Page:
MT: I’ve been talking to a lot of people lately about the link between spirituality and music and how certain genres – usually the ones that break away from the pop song structure like doom metal or post-rock or psych – work to fill this psychic void that non-religious people have. What’s your experience with religion and faith – did you have a religious upbringing?

IM: Not really. My parents are groovy, I know that much. They were brought up going to Catholic church or some Christian church or whatever. One of the two. They didn’t force it on me. It’s something that I was just by myself a little drawn towards and interested in. I got really into Buddhism for a long time, meditating and all that. I definitely spent a good portion of my youth really involved in that. Playing music and being involved in religion and mediation and all that, it really goes hand in hand.

MT: Are you still practising that – do you still consider yourself a practitioner of a particular belief or faith system?

IM: I mean, I don’t know. A lot of it is just golden rule kind of stuff. Just treat people great. Treat them vas you’d like to be treated. But no, I don’t really immerse myself in reading religious texts all the time. Actually, more so Native American ideas and the spirituality of that, I’m really into that lately, so I guess that counts. But just trying to be more in harmony with the Earth and yourself. It’s just like a daily thing. I don’t really think about it too much all the time unless I’m reading about it.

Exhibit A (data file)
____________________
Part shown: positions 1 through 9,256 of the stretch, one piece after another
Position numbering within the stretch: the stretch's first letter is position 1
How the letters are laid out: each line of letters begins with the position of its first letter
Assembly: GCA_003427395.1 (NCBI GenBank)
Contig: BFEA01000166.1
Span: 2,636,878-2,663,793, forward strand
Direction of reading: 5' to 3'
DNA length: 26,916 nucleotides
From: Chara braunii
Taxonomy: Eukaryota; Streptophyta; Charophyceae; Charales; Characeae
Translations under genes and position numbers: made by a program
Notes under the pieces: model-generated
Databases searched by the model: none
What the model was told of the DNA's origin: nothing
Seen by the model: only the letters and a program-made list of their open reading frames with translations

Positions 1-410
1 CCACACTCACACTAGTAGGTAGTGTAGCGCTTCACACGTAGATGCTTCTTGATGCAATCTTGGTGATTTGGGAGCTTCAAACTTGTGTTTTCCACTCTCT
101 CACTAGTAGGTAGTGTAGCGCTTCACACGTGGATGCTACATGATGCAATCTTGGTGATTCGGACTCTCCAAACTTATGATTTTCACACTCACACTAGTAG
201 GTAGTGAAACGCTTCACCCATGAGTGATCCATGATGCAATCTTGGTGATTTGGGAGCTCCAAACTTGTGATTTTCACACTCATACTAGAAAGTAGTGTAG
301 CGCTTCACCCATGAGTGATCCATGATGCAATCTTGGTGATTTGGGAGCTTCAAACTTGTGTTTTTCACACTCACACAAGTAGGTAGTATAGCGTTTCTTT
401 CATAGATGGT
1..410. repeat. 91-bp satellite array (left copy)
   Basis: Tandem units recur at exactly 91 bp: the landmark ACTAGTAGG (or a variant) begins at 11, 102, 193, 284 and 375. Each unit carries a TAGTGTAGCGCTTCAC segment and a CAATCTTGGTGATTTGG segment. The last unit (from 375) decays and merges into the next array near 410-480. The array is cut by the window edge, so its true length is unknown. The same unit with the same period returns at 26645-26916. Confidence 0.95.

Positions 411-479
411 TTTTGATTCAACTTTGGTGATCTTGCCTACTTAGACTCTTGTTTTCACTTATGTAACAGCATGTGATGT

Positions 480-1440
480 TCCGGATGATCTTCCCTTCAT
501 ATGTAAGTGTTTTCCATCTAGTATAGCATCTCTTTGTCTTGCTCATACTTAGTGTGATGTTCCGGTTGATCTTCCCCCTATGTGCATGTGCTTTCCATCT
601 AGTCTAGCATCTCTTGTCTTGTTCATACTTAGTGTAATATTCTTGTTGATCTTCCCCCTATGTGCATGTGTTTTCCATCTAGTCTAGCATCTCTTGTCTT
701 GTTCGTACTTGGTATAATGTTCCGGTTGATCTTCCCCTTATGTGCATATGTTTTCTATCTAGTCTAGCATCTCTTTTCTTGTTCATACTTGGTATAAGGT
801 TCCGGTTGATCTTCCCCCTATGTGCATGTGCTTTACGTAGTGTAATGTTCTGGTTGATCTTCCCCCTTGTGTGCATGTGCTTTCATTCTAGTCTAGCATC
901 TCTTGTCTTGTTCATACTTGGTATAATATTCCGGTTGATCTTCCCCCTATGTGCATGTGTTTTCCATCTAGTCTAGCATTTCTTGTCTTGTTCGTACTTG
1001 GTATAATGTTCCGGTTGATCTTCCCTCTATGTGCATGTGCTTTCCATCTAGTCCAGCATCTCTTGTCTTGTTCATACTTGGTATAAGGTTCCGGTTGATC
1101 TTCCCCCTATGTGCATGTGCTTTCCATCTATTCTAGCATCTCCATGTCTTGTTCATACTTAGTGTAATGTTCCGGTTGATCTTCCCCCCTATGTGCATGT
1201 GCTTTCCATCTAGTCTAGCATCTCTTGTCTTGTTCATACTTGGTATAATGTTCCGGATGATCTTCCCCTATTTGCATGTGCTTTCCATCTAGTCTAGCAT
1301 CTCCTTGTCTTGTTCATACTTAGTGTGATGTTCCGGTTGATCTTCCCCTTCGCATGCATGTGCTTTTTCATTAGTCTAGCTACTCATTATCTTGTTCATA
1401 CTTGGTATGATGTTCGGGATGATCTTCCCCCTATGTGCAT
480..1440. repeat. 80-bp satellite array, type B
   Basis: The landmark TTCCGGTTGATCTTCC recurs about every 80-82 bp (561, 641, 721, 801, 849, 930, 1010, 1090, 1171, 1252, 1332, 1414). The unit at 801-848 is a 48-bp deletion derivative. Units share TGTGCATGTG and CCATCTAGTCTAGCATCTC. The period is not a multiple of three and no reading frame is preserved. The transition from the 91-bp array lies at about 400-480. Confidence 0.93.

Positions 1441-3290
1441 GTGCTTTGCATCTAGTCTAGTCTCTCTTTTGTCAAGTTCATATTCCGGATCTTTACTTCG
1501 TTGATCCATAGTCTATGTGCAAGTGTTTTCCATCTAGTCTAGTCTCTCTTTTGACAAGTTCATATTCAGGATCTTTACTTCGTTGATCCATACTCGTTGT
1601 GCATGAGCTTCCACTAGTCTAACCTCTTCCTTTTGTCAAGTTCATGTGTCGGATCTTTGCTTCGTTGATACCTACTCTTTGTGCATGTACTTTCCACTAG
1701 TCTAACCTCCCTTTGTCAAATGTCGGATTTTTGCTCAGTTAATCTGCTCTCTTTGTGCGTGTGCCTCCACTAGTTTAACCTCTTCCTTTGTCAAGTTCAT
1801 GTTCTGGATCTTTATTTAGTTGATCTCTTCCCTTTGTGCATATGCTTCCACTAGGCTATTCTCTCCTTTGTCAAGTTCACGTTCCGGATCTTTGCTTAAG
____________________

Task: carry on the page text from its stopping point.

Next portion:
MT: The reason I ask is because in the live footage I’ve seen of you guys, there’s that sense of something ephemeral going on – you’re locked into some kind of immaterial groove and you’re not just playing music but conjuring it. I know that sounds kind of cheesy but do you know what I mean? Does that reflect how it feels for you?

IM: Yeah. There are times when it feels like I’ve gone to a different place. I might not be feeling very good – I might be upset or I might be sick or I might be in pain or whatever, and then you go play music, play a show, even rehearsal — it all stops. All that stuff stops. You’re just in the moment and you don’t feel any of that pain any more. But as soon as you stop you’re like, “oh shit, here I am again. There it is.” So it definitely takes that stuff away for me.